As Playboy strives to distance itself from a long history of problematic practices and zero in on apparel, its business in China has provided a meaningful case study. “Playboy magazine was never in China because of censorship, so there was never any confusion or misunderstanding about what Playboy was in its core market,” said Allison Kopcha, Play- boy’s chief business development officer. In the 1990s, Chinese entrepreneurs were eager to introduce a quintessentially American brand into the market. They chose Playboy because of its association with a liberated lifestyle. “Pick any fashion brand in the Western world, and they likely have a core business in the West and then exported that [business] to China. We’re doing the opposite. Using a supply chain metaphor, we’re reverse engineering by importing our Chinese fashion and retail brand into the United States.”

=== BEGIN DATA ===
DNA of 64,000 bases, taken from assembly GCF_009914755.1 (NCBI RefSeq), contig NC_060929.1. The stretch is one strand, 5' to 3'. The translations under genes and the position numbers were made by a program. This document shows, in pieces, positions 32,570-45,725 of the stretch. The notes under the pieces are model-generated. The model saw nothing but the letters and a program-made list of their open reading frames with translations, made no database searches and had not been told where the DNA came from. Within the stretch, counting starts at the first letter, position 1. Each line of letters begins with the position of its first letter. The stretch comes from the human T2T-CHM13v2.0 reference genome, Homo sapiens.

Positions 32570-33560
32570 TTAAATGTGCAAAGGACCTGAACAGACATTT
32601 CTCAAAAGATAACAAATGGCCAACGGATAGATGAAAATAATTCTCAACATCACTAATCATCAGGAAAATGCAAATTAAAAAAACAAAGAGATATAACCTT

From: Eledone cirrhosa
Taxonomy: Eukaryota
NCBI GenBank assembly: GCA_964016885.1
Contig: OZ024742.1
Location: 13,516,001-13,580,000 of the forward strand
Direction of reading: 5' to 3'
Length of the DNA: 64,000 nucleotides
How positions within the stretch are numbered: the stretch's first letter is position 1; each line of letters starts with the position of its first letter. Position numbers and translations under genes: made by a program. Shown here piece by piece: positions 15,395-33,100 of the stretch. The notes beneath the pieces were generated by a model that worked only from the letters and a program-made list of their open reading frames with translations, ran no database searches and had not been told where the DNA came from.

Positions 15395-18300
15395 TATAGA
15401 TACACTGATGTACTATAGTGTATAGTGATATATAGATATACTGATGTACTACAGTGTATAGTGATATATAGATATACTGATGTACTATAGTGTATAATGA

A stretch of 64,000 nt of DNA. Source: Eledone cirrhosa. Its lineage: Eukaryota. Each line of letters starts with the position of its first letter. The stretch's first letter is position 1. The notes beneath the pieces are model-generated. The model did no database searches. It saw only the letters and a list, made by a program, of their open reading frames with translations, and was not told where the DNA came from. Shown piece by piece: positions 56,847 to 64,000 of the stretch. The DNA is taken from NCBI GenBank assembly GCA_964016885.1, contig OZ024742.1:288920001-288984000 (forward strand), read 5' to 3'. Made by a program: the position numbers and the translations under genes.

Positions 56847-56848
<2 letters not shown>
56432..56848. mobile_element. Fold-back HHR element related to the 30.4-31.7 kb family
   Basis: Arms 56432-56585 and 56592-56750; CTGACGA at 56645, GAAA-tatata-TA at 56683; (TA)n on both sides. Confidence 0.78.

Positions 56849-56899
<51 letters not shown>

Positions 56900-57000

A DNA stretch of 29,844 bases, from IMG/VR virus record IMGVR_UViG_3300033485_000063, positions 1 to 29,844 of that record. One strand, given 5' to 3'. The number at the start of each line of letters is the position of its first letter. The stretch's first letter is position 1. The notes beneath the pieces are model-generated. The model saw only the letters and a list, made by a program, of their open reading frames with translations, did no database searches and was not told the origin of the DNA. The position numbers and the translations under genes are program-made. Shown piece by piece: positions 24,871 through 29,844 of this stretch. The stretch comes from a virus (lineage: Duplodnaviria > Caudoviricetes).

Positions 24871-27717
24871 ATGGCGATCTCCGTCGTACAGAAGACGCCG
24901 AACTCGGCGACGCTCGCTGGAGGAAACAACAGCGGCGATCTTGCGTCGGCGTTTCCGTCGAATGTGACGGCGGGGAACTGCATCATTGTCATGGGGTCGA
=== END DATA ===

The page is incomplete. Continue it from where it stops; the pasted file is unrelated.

Kopcha has also played a significant role in shifting Playboy’s demographics by undertaking a series of fashion collaborations that were designed to keep the bunny “young and fresh.” This approach includes partnerships with fast fashion giants such as PacSun, streetwear heavy-hitters Supreme and HUF, and designers including Yohji Yamamoto, Marc Jacobs, and Saint Laurent. “We have been able to show up as a brand in a very democratic and harmonious way across the price spectrum, and sometimes I think of that spectrum in terms of the American Dream. Playboy is a testament to that ethos.” The company’s new mission statement is a riff on the US Constitution. “We believe in the pursuit of pleasure for all,” Kopcha said.